Project duration: February 2004–March 2007
Project researchers: Brian Rappert and Malcolm Dando

Since 11 September 2001 and the anthrax attacks that followed in the US, public and policy concerns about the security threats posed by biological weapons have increased significantly. This project funded by the UK Economic and Social Research Council (ESRC) New Security Challenges Programme examined the assumptions and implications of national and international efforts in one such area: how a balance or integration could take place between security and openness in civilian research.

Specifically it did so through analysing and partaking in attempts to establish international codes of conduct for bioscientists (particularly under the Biological and Toxin Weapons Convention). This project examined deliberations about codes in relation to political and historical negotiations about the purposes of bioscience research and the legitimacy of particular forms of violence. It sought to further an understanding of how science, technology, and ethics are co-constructed through examining attempts to establish norms for actions and categories of acceptable research practice. The problem-orientated and engagement orientated research design sought to foster mutual conceptual and empirical understanding of the issues at stake regarding bioweapons between bioscientists, policy makers and social scientists.

A number of key questions underpinned the project:

  • What sort of codes and other mechanisms for controlling research have been or are being offered to reduce the threats associated with bioweapons? What threats are codes offered as a response against? How are and could they be embedded within the practices of researchers?
  • How are “the norms of science” varyingly defined, articulated, and accomplished in relation to the control of biological weapons by those in national security, bioscience and social science communities? How are the significance and relevance of norms or rules about acceptable conduct negotiated in relation to (perhaps mutually informing) characterisations of security threats and research practice?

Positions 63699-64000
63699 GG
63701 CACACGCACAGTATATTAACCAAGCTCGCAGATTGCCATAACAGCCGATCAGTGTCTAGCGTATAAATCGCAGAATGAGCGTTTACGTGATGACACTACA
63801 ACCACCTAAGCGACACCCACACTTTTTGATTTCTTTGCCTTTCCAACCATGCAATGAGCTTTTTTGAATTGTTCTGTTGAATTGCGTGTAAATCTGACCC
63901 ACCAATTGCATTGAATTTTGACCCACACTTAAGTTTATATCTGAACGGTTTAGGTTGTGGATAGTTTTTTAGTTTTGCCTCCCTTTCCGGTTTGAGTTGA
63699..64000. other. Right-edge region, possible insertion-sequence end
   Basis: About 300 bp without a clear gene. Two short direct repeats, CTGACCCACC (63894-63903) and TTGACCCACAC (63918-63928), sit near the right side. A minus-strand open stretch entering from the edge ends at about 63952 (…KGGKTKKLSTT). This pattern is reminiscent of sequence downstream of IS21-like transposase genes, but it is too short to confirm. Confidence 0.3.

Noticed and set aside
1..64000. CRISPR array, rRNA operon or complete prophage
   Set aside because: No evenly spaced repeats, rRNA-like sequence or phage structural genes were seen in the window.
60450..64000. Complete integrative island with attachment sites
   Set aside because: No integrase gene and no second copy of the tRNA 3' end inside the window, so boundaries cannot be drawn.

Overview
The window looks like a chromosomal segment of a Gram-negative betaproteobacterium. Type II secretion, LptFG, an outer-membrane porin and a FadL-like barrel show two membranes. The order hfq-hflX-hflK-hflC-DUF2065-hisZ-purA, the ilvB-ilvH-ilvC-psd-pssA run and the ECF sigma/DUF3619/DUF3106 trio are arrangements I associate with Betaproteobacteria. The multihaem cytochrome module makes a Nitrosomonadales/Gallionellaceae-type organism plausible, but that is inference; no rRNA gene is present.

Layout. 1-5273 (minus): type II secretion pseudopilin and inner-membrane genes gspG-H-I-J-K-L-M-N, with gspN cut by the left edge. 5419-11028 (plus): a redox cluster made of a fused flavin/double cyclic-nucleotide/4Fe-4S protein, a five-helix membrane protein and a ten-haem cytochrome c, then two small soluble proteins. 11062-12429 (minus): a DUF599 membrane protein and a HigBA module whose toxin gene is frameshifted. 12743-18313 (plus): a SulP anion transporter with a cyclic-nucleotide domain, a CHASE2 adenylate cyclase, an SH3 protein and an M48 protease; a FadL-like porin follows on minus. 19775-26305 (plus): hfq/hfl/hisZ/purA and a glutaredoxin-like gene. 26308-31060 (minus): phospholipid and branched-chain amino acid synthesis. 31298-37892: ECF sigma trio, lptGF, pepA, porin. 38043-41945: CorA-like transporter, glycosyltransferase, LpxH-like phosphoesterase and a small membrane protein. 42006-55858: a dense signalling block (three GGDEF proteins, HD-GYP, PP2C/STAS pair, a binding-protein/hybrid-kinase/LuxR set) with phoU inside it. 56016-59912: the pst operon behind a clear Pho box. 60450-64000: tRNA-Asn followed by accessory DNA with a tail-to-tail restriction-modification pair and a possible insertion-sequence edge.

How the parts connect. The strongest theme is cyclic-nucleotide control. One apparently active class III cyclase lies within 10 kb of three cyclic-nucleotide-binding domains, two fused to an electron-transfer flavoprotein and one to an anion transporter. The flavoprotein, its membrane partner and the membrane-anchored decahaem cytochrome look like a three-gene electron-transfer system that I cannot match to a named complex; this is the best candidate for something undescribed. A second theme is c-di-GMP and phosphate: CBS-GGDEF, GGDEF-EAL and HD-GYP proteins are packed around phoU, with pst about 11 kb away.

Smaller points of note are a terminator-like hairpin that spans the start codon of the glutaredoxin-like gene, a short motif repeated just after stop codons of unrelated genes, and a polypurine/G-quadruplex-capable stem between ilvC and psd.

• Combining insights from sociological and security studies, how can policy makers develop new approaches for minimising bioweapon threats through engagement with the bioscience community?

This project examined these issues through a research design consisting of a series of inter-linked streams: a review of past national and international attempts to establish codes of conduct in the biosciences and to establish bounds of acceptable 'dual use' research; a workshop for scientists regarding the appropriateness of introducing codes of conduct in response to national security concerns; a literature review of bioscientists' writing in scientific and medical journals regarding the definition, legitimacy and threats of bioweapons.

Workshop: Responding to the bioweapons threat

Both public and policy concerns about the security threats posed by biological weapons had increased significantly in recent years. With this had come an expansion of activities where the wisdom of applying national security controls is being considered. As part of this, questions were being asked in the UK and elsewhere regarding what novel threats might stem from biological research, how scientists can contribute to national defence, and whether some lines of investigation are too ‘contentious’ to pursue.

As part of this ESRC, Malcolm Dando and Brian Rappert conducted a series of workshops for audiences of active researchers or students. It sought to engage participants in discussions about the future threats posed by biological weapons, the relation between current biomedical and bioscientific research and new weapons possibilities, and the range of national and international measures currently be implemented or considered. The workshop is designed to promote discussion and the active participation of attendees about questions such as ‘What role can life scientists play in combating bioweapon threats?’, ‘What are the social responsibilities of biologists today?’, and ‘How should experimental results be made public?’.

The workshop aimed to fit in one hour; ideally with a fairly small audience to ensure active discussion. The workshops were set up as part of professional organisational meetings as well as university or industry seminars.

Workshop materials

Both the slides and the handout of the workshop are available.

Workshop outcomes

Reports about the workshops (minus the 2 pilot seminars) were produced as part of our project. These were sent back to participants for feedback: Report 1 (workshops 1-5), Report 2 (Workshops 6-10), Report 3 (Workshops 11-16), and Report 4 (Workshops 17-24). Leading the workshops has been the basis for developing a strategy for engaging scientists.